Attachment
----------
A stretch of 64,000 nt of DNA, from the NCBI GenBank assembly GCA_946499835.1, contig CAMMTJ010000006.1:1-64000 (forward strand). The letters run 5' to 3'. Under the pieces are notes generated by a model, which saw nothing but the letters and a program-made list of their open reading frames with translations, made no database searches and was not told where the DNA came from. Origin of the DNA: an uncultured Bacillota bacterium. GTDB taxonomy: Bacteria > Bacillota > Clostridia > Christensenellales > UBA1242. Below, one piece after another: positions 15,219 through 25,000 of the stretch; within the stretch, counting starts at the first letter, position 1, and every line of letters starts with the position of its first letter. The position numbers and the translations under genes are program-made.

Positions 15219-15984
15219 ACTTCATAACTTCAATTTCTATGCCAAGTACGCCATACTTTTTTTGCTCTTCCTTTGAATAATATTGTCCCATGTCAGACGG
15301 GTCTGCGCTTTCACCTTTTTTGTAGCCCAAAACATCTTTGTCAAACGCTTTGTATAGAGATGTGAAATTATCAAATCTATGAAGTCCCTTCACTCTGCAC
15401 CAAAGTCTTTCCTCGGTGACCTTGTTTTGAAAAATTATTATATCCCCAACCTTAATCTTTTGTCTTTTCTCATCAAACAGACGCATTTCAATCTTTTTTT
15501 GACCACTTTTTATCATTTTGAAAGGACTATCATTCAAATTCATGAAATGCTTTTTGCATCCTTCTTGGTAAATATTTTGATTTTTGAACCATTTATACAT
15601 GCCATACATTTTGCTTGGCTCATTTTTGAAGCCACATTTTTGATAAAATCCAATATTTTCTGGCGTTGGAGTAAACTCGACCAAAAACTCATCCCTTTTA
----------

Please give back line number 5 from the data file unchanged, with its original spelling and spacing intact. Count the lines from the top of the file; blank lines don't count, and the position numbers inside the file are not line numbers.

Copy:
15401 CAAAGTCTTTCCTCGGTGACCTTGTTTTGAAAAATTATTATATCCCCAACCTTAATCTTTTGTCTTTTCTCATCAAACAGACGCATTTCAATCTTTTTTT